A full recharge from a standard domestic power supply can be accomplished in around four hours. Typically the majority of European car drivers cover less than 25 miles a day and therefore the EV range offered by this technology will support the majority of short urban journeys, where fuel economy and emissions are of prime concern. However, for longer journeys the diesel hybrid drivetrain will engage and continually optimise CO2 emissions.

Overall CO2 emissions are just 89g/km, yet Land Rover Range_e has a maximum system output of 339PS and a top speed of around 120mph, delivering a fuel economy of 85mpg. Improved fuel efficiency from the hybrid system makes 690 miles possible on a full tank of fuel.

Land Rover Range_e is also engineered with the same full 4WD capability as the standard Range Rover Sport, with high and low range in the transmission, front and rear differentials and a mechanical locking centre differential. Dependant on the driver demand, the car's intelligent system decides the most efficient method to deliver the power required, whether this is by electric, diesel or both. The Range_e also features regenerative braking to capture energy usually wasted in heat energy via the brakes. This energy can then be redeployed to drive the vehicle, further reducing fossil fuel consumption.

John Edwards, Land Rover Global Brand Director, said: "This system is the first example of a premium plug-in hybrid that also provides the full four-wheel-drive capability that you would expect from a Land Rover. It is an evolution of the production intent diesel-electric hybrid technology which will be launched in our next generation of SUVs and will be available for customers within the next two years."

Land Rover in Partnership with CABLED

The Land Rover Range_e is one of a number of Land Rover projects supported by the UK Government's Technology Strategy Board and five prototype models are currently engaged in a test programme with Land Rover's fellow members of the CABLED - Coventry and Birmingham Low Emissions Demonstrators - consortium. Land Rover anticipates its plug-in hybrid system will be brought to market in the near future, following on from the debut of its first standard diesel-electric hybrid models from 2013.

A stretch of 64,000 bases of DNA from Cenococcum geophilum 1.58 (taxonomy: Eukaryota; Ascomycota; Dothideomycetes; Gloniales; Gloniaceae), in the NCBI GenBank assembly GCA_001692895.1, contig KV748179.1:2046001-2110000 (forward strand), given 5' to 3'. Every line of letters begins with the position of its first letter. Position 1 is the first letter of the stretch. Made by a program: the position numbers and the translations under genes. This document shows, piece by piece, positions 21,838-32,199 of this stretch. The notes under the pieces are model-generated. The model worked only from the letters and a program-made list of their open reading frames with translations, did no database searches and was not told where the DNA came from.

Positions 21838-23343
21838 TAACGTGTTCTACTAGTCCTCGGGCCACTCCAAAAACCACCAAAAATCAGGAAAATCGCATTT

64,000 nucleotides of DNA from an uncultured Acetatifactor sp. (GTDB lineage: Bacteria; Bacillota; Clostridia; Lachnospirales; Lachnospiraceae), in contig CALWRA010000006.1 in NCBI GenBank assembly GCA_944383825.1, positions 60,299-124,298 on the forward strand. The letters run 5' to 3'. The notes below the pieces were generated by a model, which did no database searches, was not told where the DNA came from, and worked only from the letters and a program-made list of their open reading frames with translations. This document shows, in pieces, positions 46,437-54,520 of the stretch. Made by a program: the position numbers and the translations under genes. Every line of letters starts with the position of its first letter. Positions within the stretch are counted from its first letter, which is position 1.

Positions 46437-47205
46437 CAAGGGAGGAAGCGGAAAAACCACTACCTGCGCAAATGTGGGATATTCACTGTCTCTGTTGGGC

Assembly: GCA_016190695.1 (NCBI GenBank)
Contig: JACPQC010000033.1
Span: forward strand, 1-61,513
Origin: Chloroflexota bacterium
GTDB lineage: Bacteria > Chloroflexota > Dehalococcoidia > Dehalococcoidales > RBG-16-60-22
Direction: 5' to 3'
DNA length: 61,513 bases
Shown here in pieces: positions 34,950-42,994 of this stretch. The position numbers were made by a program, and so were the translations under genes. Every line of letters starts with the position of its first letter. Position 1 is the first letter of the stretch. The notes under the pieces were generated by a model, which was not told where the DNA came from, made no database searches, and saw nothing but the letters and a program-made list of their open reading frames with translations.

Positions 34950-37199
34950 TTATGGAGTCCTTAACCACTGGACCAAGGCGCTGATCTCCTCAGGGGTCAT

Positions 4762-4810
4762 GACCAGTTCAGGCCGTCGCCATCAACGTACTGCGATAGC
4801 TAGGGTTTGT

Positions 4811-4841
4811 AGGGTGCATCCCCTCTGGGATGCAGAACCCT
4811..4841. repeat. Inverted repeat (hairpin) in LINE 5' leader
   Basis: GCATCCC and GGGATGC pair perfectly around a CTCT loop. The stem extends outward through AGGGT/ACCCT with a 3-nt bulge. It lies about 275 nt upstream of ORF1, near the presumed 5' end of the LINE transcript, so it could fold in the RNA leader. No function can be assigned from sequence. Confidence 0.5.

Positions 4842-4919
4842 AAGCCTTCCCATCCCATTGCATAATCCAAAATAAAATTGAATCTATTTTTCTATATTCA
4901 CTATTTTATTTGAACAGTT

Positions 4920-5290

Pete Richings, Chief Engineer Hybrids, said: "We started the Range_e fleet trial in December 2010 and we have so far covered 12,000 miles on the trial between the five test vehicles. We are gathering invaluable real world data that will enable us to refine the technology ahead of introducing a production vehicle."

Land Rover continues to recognise the need to work on all aspects of our CO2 footprint such as reducing weight, reducing mechanical losses and increasing powertrain efficiency and our hybrid technology represents one part of the research and development journey.

Jaguar Land Rover is committed to spending £800 million on environmental technologies and has targeted a 25 per cent reduction in its fleet average CO2 emissions between 2008 and 2012.